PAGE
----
So it was nice (and no coincidence!) that I was able to take the first of these newly manufactured one-way valves and fit it, with red fibre washer underneath into the drive side crankcase, which can be seen in the accompanying photograph – and how satisfyingly nice it looked once fitted!
Bolting up Crankcases
Final bolting up of crankcase halfs, having applied silicone gasket sealer before hand. Notice one-way valve now fitted
Camobx Oilfeed detail
As can be seen here, I also used one of the new straight-thru breather unions for the cambox oil feed. Note as well the new stainless barrel oilfeed bolt and lipped nut - also available now on the online catalog, as well as a complete kit
Crankcase sump bolt
And not forgetting the sump screw
      Final Bolt Up and Assembly
So having cleaned the mating surfaces one last time, fitted one-way valve, given the crankshaft a final blow over with an airgun (a great investment if you haven’t got one, look for a small portable electric compressor and fit it under the bench), fit the required shims and then squirt a copious quantity of castor oil over the polished flywheels and spread it all over - to ensure they do not rust . . . in case the engine ends up not being ran for another 2 years (that tip comes knowing my own rebuilds very well!), before carefully dropping the crankshaft into place in the timing crankcase. I smear one mating face with my favourite Threebond gasket sealant (a specialist sealant, used by the trade – not cheap, but the best you can get) and then carefully place the drive side crankcase over the mainshafts and fit all the engine bolts (including engine plates in this case, as I had them to hand) and tcase sump screw.
Crankcase sump bolt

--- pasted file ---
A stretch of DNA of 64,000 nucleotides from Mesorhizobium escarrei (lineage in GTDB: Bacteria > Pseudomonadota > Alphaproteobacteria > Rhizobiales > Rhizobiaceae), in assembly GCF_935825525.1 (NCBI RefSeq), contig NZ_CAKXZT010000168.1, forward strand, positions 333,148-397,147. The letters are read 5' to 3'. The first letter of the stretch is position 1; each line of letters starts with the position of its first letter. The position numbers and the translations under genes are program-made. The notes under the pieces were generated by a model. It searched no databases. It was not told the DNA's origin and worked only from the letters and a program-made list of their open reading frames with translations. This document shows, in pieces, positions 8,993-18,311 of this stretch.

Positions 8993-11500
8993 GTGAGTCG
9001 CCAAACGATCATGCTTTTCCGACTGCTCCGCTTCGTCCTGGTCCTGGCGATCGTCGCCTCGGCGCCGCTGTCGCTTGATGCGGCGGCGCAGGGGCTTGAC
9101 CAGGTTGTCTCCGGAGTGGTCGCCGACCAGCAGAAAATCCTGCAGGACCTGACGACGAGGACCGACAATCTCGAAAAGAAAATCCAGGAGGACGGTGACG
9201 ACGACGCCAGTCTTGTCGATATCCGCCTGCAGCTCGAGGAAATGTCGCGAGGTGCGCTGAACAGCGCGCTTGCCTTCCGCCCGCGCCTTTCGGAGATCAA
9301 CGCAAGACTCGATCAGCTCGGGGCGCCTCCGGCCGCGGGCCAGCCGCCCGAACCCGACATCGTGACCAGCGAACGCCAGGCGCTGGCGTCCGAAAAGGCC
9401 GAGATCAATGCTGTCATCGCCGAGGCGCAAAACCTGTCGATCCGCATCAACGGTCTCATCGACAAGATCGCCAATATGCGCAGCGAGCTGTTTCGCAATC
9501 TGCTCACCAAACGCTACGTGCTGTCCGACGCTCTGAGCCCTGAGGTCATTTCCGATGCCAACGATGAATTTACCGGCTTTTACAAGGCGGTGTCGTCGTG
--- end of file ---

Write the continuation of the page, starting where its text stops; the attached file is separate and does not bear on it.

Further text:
Machining stainless steel Norton engine bolts from Hexagon bar, on my Smart and Brown lathe
Engine Bolts
Ahh, I forgot to mention, as a little diversion to building the engine, I had realised a few weeks before I got to this stage that I would need to make up a full set of engine bolts.

When I had initially embarked on this build I had promised myself I would not get bogged down with a concour’s build - after all, I wanted this bike to be primarily a ‘slave’ bike for testing new bits. But on inspection, although I had found a number of reasonable original Norton engine bolts in my collection, I could not make up a complete set, all of the right length, with heads all matching. Added to this, I also realised that I was no more than an unwilling host to my own compulsive disorders(!), and that a quick build was never really going to happen! In the case of the engine bolts, if I did nothing and used the very second hand looking originals, I would always look at them and be pissed off with myself for them looking crabby. Add to this, although original engine bolts look nice, I would need to get them dull nickel plated (not so easy these days) and I have got used to (and spoilt) by always fitting stainless steel – and not having to worry so much about leaving the bike out in the rain!